A rule of thumb that holds true for absolutely all holiday-themed TV show episodes: They will amp up the drama to wring the absolute most emotion out of you. It’s true of Christmas episodes, but it’s also true of Valentine’s Day ones. When a show is already dealing with complicated matters of the heart, how better to escalate things than with some enforced romance?
Here are some tropes to expect from Valentine’s Day episodes: (1) people realizing that, actually, friends are more important than romantic partners, (2) someone’s boyfriend ruining everything by being thoughtless, and (3) the day entering into highly dramatic territory before being rescued from the brink of disaster. That said, we’ve rounded up some truly memorable Valentine’s Day TV episodes to get you all full up of love (or jealousy) this week.
“My Fuzzy Valentine,” Bob’s Burgers (Season 3)
A lot of shows aren’t doing Valentine’s (or other holiday, for that matter) episodes like they used to, but Bob’s Burgers has stepped up to the plate. With so many to choose from — “Romancing the Beef,” “The Gene and Courtney Show,” etc. — it was a tough choice, so maybe the first official one, “My Fuzzy Valentine,” is the logical place to start. Here, Bob is on the hunt for the best Valentine’s Day gift for Linda, after years of struggles. Louise, Tina, and Gene skip school to help — anything for their dad, of course. They find a love thermometer, which, despite being an inside-joke with a former girlfriend before Bob’s marriage, Linda loves all the same.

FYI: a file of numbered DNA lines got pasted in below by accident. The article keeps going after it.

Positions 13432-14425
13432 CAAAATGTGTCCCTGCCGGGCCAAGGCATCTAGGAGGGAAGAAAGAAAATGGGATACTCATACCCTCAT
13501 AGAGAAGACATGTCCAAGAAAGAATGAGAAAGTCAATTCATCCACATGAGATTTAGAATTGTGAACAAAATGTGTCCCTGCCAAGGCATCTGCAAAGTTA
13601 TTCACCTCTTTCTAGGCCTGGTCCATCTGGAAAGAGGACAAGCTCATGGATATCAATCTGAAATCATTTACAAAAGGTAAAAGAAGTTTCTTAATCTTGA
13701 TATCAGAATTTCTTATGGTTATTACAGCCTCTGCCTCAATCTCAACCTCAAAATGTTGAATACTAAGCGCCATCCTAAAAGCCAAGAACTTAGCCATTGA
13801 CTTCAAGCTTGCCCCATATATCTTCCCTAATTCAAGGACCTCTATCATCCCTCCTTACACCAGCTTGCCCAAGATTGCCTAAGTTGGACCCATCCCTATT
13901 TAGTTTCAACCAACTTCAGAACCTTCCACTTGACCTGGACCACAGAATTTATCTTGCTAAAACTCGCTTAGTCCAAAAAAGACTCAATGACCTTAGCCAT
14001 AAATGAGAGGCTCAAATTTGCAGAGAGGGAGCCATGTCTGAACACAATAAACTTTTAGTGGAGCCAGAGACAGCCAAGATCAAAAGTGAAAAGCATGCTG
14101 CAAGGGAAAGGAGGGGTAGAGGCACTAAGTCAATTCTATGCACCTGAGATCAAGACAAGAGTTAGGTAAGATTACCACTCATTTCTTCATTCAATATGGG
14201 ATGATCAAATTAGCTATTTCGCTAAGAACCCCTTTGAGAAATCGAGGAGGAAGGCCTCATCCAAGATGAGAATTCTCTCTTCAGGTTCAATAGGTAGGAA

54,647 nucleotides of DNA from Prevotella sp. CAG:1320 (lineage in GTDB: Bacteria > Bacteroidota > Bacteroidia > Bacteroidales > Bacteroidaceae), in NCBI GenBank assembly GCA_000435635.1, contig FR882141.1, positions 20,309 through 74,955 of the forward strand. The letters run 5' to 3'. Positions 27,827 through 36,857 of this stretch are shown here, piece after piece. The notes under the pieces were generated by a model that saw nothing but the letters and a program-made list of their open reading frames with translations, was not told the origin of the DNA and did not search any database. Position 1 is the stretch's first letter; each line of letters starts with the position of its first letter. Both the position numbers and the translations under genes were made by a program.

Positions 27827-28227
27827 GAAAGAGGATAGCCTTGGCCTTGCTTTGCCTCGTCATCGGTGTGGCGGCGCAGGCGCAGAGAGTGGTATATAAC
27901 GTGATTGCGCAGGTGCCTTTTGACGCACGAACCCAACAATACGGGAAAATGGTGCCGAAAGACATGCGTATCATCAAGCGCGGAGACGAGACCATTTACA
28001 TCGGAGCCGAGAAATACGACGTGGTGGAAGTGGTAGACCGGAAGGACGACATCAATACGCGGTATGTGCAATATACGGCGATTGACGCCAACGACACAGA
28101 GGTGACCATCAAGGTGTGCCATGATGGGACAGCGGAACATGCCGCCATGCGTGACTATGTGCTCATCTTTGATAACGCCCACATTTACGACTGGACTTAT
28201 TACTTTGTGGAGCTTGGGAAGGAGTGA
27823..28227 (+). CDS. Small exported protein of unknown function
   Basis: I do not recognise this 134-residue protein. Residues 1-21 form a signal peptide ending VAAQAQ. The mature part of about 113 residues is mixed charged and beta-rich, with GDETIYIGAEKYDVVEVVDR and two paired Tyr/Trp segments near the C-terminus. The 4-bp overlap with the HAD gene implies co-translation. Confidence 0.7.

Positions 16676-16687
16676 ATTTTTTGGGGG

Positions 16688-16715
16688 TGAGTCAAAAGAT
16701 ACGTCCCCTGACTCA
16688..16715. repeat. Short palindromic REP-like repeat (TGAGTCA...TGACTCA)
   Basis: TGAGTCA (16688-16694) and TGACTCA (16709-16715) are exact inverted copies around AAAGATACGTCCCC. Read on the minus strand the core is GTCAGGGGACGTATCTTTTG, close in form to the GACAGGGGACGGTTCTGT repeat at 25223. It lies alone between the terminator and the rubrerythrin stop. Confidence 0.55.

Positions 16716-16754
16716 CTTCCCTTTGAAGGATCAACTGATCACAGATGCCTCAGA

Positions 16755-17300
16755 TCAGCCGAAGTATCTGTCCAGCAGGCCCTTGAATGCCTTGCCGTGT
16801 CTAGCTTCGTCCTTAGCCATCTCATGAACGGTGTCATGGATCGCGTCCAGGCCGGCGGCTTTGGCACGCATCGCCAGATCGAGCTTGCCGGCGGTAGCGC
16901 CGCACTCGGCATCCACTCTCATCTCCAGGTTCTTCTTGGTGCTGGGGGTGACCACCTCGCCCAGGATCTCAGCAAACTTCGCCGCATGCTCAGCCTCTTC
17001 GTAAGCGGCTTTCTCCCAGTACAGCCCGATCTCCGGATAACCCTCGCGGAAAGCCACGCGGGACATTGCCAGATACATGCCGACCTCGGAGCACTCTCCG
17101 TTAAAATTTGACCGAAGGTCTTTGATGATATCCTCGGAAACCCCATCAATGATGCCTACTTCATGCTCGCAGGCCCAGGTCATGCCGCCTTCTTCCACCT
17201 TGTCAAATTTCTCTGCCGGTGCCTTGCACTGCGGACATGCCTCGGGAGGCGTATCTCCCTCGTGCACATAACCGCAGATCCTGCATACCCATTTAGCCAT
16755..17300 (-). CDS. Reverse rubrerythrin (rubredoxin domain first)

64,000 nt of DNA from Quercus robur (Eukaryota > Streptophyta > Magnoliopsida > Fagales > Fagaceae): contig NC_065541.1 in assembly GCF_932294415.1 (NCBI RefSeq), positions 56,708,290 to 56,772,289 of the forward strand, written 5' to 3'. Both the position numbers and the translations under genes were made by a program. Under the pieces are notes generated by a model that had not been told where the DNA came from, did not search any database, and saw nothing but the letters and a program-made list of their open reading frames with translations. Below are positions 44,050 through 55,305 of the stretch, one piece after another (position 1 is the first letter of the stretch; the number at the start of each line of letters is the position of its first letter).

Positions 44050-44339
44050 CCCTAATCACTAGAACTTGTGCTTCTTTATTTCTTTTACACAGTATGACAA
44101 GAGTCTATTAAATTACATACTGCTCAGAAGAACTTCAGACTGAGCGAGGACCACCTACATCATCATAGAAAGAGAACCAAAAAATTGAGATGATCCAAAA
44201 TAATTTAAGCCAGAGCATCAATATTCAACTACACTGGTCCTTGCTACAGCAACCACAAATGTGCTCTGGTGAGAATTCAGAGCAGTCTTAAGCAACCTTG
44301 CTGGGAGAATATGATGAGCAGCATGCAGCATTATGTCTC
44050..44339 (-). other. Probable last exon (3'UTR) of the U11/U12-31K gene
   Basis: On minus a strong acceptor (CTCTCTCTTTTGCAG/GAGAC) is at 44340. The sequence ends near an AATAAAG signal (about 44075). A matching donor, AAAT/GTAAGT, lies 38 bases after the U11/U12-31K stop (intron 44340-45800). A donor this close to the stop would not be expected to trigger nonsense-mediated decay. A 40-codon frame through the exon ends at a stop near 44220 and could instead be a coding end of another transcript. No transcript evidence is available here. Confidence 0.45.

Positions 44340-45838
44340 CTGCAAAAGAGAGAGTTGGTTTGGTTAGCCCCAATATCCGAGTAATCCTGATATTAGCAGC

“Out With Dad,” Frasier (Season 7)
It just wouldn’t be a Frasier holiday episode — or any Frasier episode, really — without a big dose of confusion and deception. Frasier and Martin (with a little convincing) go to the opera, where Frasier flirts with a woman (Marg Helgenberger). However, when her mother, Helen (Louise Wilson), takes a fancy to Martin, everything takes a turn. Martin isn’t interested, so instead of letting her down easy, he convinces her that he’s gay — leading her to set him up with her gay uncle. Desperate to make things work with Emily, Frasier begs his dad to go along with the charade over a nightcap, leading Martin to pretend he’s really dating Niles. High jinks ensue, confusion escalates, and as always, nothing goes all that well for anyone.
“Dance Cards & Greetings Cards,” Will and Grace (Season 7)
Valentine’s Day is probably one of the more maligned holidays, but maybe your derision of it isn’t a great early conversation topic — y’know, so as not to seem too bitter. In this Will and Grace episode, Grace meets Nick, a handsome writer who makes greeting cards. She lets her condescension for the holiday be known, he jabs back at her for her resentment, and that should be the end of it. However, they then bond over their experiences with divorce and plan to see one another again. Meanwhile, Karen goes to an event to meet a guy she met online only to learn she’s been catfished by her nemesis, the late, great Leslie Jordan. The most heartwarming moment comes when Jack and Will, learning that gay couples are banned from dancing at the country club, decide to dance in protest, inspiring a lesbian couple to do the same.
“The Heartbreak,” The O.C. (Season One)
In “The Heartbreak,” Kirsten is pumped about her favorite holiday and storms in shooting Cupid’s bow, but the boys are feeling less romantic. While Marissa wants to make things normal again after the incident with Oliver over Christmas, Ryan pulls away — and when ex-love Theresa is in town to cater a big O.C. bash, drama ensues. Elsewhere, Seth and Summer finally have sex in the most perfect portrayal of teen first-times, with very little frills or buildup as you might see on more dramatic shows (or between Ryan and Marissa further down the line). We see them lying in bed — “Well, that was sex,” Summer says, as they lie there covered up, looking away from one another. Cue funny father-son chats from Sandy, featuring this amazing, all-time Valentine’s Day line: “We Cohens are very sexual beings!”
Michael Bolton’s Big, Sexy Valentine’s Day Special